Three Sisters Springs is an important 1.5 acre manatee wintering area within the Crystal River National Wildlife Refuge on Florida’s Gulf coast, about 50 miles north of Tampa. The Florida manatee (Trichechus manatus latirostris) is an endangered subspecies of the West Indian manatee. These manatees face boat traffic and numerous other human threats as they navigate the warm waters of the Crystal River, as well as upon arrival in Kings Bay, a natural inland lake at the headwaters of the river. Kings Bay provides the animals’ largest winter habitat in Florida, but nowadays is totally surrounded by the City of Crystal River and readily accessible to swimmers, boaters, floaters and kayakers. People naturally like to get close to these gentle giants—unfortunately, close enough on many occasions to alter the manatee’s natural and essential behaviors. In 2010, the US Fish and Wildlife Service (USFWS) issued an emergency rule to create a manatee refuge for all of Kings Bay (see AWI Quarterly, Winter 2011), a rule that was made permanent in 2012.
Now, the USFWS is proposing specific restrictions in the Three Sisters Springs part of Kings Bay where manatees—particularly mother-calf pairs—are known to congregate. The springs (and manatees) attracted more than 130,000 tourists during the 2013/4 season. With as many as 450 manatees recorded there in February 2015 alone, encounters with humans are inevitable. The new rule would close part of Three Sisters to humans during manatee season (November 1–April 15); ban kayaks, rafts or other floating crafts from entering the springs area; and cap the number of people allowed in the water at any one time at 13 (including guides, visitors, and photographers). Six refuge staff or designees could also be in the water for purposes such as, but not limited to, manatee rescue and release, research, environmental education/filming, and habitat restoration. In-water viewing would only be allowed between 9 a.m. and 4 p.m. and the refuge would be allowed to impose emergency closures to protect manatees and/or public safety at any time.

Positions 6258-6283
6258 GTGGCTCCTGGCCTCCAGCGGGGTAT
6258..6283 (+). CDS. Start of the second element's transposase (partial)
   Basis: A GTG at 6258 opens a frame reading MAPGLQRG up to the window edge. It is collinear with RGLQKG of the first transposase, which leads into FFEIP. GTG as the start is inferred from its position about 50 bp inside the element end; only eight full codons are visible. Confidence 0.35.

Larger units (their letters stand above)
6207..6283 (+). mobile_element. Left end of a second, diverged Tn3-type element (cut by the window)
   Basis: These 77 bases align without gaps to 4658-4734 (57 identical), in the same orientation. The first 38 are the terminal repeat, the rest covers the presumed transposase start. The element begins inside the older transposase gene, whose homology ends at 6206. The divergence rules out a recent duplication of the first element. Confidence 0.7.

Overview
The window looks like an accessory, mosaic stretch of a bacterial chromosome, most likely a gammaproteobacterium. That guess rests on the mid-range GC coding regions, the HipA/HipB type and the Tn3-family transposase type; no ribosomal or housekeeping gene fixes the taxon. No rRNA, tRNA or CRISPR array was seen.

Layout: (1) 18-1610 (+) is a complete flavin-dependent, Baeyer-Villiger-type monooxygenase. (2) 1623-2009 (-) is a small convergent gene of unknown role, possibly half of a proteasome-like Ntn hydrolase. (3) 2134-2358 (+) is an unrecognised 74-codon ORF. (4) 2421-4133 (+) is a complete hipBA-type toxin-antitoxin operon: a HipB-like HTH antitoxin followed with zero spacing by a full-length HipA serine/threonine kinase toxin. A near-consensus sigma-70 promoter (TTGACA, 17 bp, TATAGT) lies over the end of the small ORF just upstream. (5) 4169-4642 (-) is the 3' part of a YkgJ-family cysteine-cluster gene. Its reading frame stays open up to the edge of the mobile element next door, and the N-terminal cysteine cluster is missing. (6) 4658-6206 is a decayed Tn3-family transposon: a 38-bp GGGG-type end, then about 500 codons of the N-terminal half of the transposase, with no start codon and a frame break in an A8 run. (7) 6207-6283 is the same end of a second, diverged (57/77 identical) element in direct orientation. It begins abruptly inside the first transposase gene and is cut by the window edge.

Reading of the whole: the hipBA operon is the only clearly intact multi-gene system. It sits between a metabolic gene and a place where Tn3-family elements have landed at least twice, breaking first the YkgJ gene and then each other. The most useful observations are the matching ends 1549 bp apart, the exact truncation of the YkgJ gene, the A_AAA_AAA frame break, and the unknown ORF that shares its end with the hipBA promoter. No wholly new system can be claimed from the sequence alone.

While the proposed new rules would not shield manatees from all harassment, the added protections should help. The USFWS anticipates making a final decision by December 2015, at which time the new rules would be put in place and could affect the upcoming manatee season.